The first is not to send out press releases for preliminary pilot studies. The studies are there for those who are interested to find, but sending out a press release almost guarantees the results will be published as news, and the caveat at the very end about the results being preliminary is likely to be lost on most of the public. Essentially the authors are saying, here are some interesting results, now don’t make any health decisions based upon them. It’s not only unrealistic, it’s irresponsible. Over reporting of preliminary results, most of which are likely to be wrong or misleading, is a disservice to the public. The noise it generates will lead to confusion, and may lead to a decrease in public confidence in the scientific community.

In the case of NAS and autism, the authors acknowledge that NAS as a supplement is already being used by “alternative” practitioners to treat autism. Further, the NAS used in the study is pharmaceutical grade and specially handled to prevent break down of the chemical, and the results (in addition to being preliminary) cannot necessarily be applied to the supplements being sold. So this study is a setup to be misused to promote an existing market for an unproven therapy.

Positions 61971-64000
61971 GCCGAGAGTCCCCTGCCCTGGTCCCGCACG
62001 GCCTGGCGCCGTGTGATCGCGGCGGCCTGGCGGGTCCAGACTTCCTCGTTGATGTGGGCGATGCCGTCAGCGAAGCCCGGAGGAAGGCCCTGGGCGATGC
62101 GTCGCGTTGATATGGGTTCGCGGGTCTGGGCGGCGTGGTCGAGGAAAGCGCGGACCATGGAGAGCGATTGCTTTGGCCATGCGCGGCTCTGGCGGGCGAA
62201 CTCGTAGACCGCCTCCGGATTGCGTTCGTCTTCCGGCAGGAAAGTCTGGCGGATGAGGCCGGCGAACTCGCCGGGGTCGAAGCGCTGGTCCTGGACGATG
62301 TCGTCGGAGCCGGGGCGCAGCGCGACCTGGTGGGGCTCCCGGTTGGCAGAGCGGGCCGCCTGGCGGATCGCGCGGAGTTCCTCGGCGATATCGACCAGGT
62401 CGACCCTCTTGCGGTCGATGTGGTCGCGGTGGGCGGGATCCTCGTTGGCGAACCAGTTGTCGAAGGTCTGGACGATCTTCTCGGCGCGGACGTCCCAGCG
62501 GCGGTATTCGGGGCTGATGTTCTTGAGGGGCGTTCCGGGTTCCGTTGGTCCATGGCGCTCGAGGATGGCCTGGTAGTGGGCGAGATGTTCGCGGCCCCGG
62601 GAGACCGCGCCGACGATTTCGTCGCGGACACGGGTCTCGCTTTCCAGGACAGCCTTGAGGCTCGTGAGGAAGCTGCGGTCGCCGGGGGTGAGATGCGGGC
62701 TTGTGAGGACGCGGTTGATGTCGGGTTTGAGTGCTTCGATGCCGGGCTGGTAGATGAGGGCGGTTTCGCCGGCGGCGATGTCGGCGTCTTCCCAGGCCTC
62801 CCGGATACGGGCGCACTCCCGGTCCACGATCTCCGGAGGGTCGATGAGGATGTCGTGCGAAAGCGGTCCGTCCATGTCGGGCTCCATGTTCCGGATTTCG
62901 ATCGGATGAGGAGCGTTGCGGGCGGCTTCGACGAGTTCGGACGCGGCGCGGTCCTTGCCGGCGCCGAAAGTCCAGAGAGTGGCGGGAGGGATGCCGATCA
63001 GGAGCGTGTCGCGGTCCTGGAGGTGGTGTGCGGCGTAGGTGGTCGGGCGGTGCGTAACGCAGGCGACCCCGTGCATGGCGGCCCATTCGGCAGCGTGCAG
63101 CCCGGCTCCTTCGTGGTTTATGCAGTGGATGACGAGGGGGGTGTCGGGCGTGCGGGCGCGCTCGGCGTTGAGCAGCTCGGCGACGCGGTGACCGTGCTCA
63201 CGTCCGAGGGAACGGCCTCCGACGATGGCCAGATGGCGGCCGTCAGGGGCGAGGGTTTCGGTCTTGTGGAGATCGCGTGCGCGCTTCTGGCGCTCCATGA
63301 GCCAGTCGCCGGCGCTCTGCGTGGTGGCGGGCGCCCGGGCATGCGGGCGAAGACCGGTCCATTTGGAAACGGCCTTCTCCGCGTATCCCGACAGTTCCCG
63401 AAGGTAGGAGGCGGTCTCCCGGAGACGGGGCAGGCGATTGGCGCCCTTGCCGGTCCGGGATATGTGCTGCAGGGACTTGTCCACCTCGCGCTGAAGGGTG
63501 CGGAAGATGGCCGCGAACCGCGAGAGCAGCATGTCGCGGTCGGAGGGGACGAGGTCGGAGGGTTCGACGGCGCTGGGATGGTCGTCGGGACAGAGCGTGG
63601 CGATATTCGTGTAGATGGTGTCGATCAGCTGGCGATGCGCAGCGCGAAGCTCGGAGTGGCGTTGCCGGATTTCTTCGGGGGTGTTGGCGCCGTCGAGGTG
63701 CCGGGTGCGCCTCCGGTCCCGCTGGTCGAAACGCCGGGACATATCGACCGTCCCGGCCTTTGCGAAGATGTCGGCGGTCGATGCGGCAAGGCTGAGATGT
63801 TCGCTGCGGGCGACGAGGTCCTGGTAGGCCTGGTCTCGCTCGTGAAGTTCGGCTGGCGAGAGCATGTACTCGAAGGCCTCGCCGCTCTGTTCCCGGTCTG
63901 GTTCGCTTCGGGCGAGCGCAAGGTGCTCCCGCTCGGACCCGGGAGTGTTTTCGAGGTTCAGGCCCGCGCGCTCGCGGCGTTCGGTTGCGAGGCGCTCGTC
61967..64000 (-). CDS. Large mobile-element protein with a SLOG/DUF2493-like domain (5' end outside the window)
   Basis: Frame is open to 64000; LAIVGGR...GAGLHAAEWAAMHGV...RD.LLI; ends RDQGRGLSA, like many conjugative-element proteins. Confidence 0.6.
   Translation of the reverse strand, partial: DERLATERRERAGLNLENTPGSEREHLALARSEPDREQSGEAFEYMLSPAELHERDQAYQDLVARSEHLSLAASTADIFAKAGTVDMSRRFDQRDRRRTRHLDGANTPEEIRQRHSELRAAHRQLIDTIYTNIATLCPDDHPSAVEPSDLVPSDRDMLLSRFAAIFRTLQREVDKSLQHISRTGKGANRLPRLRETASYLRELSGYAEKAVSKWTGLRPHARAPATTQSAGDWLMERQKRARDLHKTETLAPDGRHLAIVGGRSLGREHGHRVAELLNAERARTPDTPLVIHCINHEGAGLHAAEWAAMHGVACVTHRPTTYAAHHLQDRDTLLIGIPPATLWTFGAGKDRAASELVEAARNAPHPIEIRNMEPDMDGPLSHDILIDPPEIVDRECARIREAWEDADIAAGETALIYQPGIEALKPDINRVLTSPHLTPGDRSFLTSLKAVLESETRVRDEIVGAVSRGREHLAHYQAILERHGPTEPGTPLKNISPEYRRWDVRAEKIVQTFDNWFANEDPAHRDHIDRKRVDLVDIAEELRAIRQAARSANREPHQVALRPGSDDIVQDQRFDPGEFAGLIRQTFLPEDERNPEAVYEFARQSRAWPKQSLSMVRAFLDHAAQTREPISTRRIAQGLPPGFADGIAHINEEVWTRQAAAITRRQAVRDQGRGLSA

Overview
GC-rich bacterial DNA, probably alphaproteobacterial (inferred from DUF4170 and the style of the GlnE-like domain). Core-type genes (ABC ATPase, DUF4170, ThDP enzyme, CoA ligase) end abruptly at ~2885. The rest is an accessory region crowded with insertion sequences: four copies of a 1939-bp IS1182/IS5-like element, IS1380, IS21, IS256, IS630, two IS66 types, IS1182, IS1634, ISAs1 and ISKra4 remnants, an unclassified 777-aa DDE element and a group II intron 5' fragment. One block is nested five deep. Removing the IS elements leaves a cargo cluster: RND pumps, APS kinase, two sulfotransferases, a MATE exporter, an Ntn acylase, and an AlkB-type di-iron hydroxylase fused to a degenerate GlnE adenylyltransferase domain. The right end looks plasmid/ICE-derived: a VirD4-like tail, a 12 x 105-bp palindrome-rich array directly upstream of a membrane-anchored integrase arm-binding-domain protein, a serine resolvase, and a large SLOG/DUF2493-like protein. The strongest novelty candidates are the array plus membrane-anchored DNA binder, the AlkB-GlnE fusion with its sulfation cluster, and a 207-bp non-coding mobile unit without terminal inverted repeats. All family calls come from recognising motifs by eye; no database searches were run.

Journals should also consider more clearly labeling preliminary studies they publish, and perhaps even creating a special section in the journal for such studies. The reason for this is that the “peer-reviewed” label gets attached to definitive and preliminary research alike, and often this label is used to promote an idea to the public. If they were published in a section of the journal designated for preliminary findings, that might help reduce confusion over what peer-reviewed actually means. It would at least provide an easy alert to journalists and news outlets – this article comes with a huge warning at the top that the results are preliminary only (not a short caveat at the end).